13. Expression of slow skeletal TnI in adult mouse hearts confers metabolic protection to ischemia

    PubMed Central

    Pound, Kayla M.; Arteaga, Grace M.; Fasano, Mathew; Wilder, Tanganyika; Fischer, Susan K.; Warren, Chad M.; Wende, Adam R.; Farjah, Mariam; Abel, E. Dale; Solaro, R. John; Lewandowski, E. Douglas

    2011-01-01

    Changes in metabolic and myofilament phenotypes coincide in developing hearts. Posttranslational modification of sarcomere proteins influences contractility, affecting the energetic cost of contraction. However, metabolic adaptations to sarcomeric phenotypes are not well understood, particularly during pathophysiological stress. This study explored metabolic adaptations to expression of the fetal, slow skeletal muscle troponin I (ssTnI). Hearts expressing ssTnI exhibited no significant ATP loss during 5 minutes of global ischemia, while non-transgenic littermates (NTG) showed continual ATP loss. At 7 min ischemia TG-ssTnI hearts retained 80±12% of ATP vs. 49±6% in NTG (P<0.05). Hearts expressing ssTnI also had increased AMPK phosphorylation. The mechanism of ATP preservation was augmented glycolysis. Glycolytic end products (lactate and alanine) were 38% higher in TG-ssTnI than NTG at 2 min and 27% higher at 5 min. This additional glycolysis was supported exclusively by exogenous glucose, and not glycogen. Thus, expression of a fetal myofilament protein in adult mouse hearts induced elevated anaerobic ATP production during ischemia via metabolic adaptations consistent with the resistance to hypoxia of fetal hearts. The general findings hold important relevance to both our current understanding of the association between metabolic and contractile phenotypes and the potential for invoking cardioprotective mechanisms against ischemic stress. PMID:21640727

  14. MicroRNA Clusters in the Adult Mouse Heart: Age-Associated Changes

    PubMed Central

    Zhang, Xiaomin; Azhar, Gohar; Williams, Emmanuel D.; Rogers, Steven C.; Wei, Jeanne Y.

    2015-01-01

    The microRNAs and microRNA clusters have been implicated in normal cardiac development and also disease, including cardiac hypertrophy, cardiomyopathy, heart failure, and arrhythmias. Since a microRNA cluster has from two to dozens of microRNAs, the expression of a microRNA cluster could have a substantial impact on its target genes. In the present study, the configuration and distribution of microRNA clusters in the mouse genome were examined at various inter-microRNA distances. Three important microRNA clusters that are significantly impacted during adult cardiac aging, the miR-17-92, miR-106a-363, and miR-106b-25, were also examined in terms of their genomic location, RNA transcript character, sequence homology, and their relationship with the corresponding microRNA families. Multiple microRNAs derived from the three clusters potentially target various protein components of the cdc42-SRF signaling pathway, which regulates cytoskeleton dynamics associated with cardiac structure and function. The data indicate that aging impacted the expression of both guide and passenger strands of the microRNA clusters; nutrient stress also affected the expression of the three microRNA clusters. The miR-17-92, miR-106a-363, and miR-106b-25 clusters are likely to impact the Cdc42-SRF signaling pathway and thereby affect cardiac morphology and function during pathological conditions and the aging process. PMID:26221604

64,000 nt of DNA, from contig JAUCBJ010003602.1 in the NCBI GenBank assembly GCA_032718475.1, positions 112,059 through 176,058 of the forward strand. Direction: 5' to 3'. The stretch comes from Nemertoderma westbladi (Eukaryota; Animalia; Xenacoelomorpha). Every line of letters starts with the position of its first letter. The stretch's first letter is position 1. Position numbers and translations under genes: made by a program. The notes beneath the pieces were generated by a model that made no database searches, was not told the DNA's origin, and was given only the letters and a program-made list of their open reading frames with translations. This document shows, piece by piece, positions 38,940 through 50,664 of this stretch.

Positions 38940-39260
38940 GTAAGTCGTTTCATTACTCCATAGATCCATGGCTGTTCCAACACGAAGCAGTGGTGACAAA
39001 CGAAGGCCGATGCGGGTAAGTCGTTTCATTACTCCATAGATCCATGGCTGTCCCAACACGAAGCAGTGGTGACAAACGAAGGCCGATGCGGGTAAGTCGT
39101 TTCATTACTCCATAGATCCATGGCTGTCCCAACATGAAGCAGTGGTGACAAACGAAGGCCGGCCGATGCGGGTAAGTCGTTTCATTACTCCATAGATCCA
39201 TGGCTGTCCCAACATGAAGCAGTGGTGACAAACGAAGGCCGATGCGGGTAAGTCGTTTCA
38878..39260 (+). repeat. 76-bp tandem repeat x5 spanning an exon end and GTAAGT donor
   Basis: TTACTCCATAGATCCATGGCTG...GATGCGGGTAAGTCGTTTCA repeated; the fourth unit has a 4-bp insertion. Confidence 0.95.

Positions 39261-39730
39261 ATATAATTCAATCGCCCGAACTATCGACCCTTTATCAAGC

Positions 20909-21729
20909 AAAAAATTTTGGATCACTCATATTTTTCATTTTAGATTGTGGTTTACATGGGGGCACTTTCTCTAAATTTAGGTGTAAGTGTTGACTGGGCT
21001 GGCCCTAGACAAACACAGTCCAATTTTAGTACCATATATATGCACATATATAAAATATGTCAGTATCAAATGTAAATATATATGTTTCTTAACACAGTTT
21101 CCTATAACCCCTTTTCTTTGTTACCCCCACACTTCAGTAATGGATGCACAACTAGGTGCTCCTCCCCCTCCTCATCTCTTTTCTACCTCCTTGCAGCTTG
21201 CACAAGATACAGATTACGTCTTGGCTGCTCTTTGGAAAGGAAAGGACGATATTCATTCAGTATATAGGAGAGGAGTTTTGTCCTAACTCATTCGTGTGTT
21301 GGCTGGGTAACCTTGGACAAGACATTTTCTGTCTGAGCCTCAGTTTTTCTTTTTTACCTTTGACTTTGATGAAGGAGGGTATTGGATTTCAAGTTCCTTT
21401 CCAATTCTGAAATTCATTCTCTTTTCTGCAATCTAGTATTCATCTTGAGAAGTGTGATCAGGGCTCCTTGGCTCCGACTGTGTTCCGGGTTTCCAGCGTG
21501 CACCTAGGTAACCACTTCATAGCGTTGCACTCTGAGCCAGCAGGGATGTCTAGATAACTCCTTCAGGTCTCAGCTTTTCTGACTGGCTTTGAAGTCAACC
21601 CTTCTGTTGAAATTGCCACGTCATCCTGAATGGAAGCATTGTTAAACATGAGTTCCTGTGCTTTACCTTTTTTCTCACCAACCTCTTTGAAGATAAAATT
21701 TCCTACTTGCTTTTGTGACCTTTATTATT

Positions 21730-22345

15. Aryl Hydrocarbon Receptor Activity of Tryptophan Metabolites in Young Adult Mouse Colonocytes.

    PubMed

    Cheng, Yating; Jin, Un-Ho; Allred, Clint D; Jayaraman, Arul; Chapkin, Robert S; Safe, Stephen

    2015-10-01

    The tryptophan microbiota metabolites indole-3-acetate, indole-3-aldehyde, indole, and tryptamine are aryl hydrocarbon receptor (AhR) ligands, and in this study we investigated their AhR agonist and antagonist activities in nontransformed young adult mouse colonocyte (YAMC) cells. Using Cyp1a1 mRNA as an Ah-responsive end point, we observed that the tryptophan metabolites were weak AhR agonists and partial antagonists in YAMC cells, and the pattern of activity was different from that previously observed in CaCo2 colon cancer cells. However, expansion of the end points to other Ah-responsive genes including the Cyp1b1, the AhR repressor (Ahrr), and 2,3,7,8-tetrachlorodibenzo-p-dioxin (TCDD)-inducible poly(ADP-ribose) polymerase (TiParp) revealed a highly complex pattern of AhR agonist/antagonist activities that were both ligand- and gene-dependent. For example, the magnitude of induction of Cyp1b1 mRNA was similar for TCDD, tryptamine, and indole-3-acetate, whereas lower induction was observed for indole and indole-3-aldehyde was inactive. These results suggest that the tryptophan metabolites identified in microbiota are selective AhR modulators. PMID:25873348